NASA scientist and Nobel Laureate John Mather, center, and NASA astronaut Piers Sellers, right, presented a replica of the Nobel Prize for Physics medal to John R. Dailey, left, director of the museum. The replica flew aboard space shuttle Atlantis during its STS-132 mission in May. Credit: NASA/Paul Alers
NASA Delivers Nobel Medal Replica to National Air and Space Museum
Over the years, the National Air and Space Museum has been the repository for many historically significant NASA artifacts. And in a ceremony today, it received a unique new addition. NASA scientist and Nobel Laureate John Mather and NASA astronaut Piers Sellers presented a replica of the Nobel Prize for Physics medal to John R. Dailey, director of the museum. The replica flew aboard space shuttle Atlantis during its STS-132 mission in May.
Mather won the Nobel Prize for Physics in 2006 for his groundbreaking astrophysics research using NASA’s Cosmic Background Explorer satellite. And Sellers is one of the six NASA astronauts who flew on STS-132, Atlantis' last planned mission. During the white-glove hand-off – necessary to preserve the integrity of the artifact – it was noted that this was the first time a Nobel Prize medal (or a replica) had flown in space. The medal is now part of the museum’s permanent collection.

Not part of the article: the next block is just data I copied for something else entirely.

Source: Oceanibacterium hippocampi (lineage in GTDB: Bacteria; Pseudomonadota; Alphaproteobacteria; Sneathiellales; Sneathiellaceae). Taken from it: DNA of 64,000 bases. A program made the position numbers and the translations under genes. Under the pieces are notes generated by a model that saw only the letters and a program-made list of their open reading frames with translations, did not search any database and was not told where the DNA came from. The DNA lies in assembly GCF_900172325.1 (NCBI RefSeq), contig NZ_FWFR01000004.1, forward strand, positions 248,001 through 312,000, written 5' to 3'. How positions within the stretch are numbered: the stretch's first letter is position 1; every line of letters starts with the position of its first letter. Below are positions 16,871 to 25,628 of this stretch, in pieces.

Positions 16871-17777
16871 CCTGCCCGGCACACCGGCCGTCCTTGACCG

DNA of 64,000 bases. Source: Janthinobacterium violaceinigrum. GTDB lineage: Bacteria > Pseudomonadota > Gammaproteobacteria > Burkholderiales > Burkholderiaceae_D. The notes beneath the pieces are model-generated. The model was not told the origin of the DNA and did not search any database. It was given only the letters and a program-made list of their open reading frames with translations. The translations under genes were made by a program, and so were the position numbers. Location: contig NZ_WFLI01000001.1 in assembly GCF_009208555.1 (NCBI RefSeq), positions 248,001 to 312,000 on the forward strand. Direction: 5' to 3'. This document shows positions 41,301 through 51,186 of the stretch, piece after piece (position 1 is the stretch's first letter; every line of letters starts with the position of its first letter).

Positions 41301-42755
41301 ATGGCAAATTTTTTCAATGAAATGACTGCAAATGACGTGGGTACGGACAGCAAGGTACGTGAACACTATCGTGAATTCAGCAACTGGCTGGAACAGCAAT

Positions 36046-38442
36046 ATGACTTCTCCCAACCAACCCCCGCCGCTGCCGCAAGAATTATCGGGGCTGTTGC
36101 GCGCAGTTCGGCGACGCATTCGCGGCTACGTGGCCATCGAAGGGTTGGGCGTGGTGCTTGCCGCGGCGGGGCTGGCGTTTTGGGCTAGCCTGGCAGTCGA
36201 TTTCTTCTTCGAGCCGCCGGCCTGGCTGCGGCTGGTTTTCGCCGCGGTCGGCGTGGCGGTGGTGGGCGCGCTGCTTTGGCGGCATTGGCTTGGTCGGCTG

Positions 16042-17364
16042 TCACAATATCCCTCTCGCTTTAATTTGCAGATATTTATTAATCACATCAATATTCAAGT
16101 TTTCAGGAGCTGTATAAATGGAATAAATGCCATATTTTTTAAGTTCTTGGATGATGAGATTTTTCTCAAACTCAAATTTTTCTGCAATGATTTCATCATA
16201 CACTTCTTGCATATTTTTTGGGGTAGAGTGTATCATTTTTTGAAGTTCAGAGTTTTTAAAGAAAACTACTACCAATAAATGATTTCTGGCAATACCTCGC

The STS-132 crew give a presentation at the National Air and Space Museum. Credit: NASA/Paul Alers
Following the medal presentation, the crowd of about 300 that had gathered in the museum's Moving Beyond Earth gallery was treated to a special event. The entire STS-132 crew shared with the audience their experiences during their flight to the International Space Station. After showing the audience a 10-minute video of mission highlights, Commander Ken Ham and his five crewmates answered questions from the audience. The crowd included about 50 middle school students participating in NASA's Summer of Innovation program at the University of the District of Columbia. The Summer of Innovation initiative strives to keep students engaged in science, technology, engineering and math activities during their summer break from classroom studies. You can learn more here: http://www.nasa.gov/soi. The astronauts’ advice to students: Pursue something that is a personal passion and then study hard, particularly science and math. With hard work and dedication, anything is possible.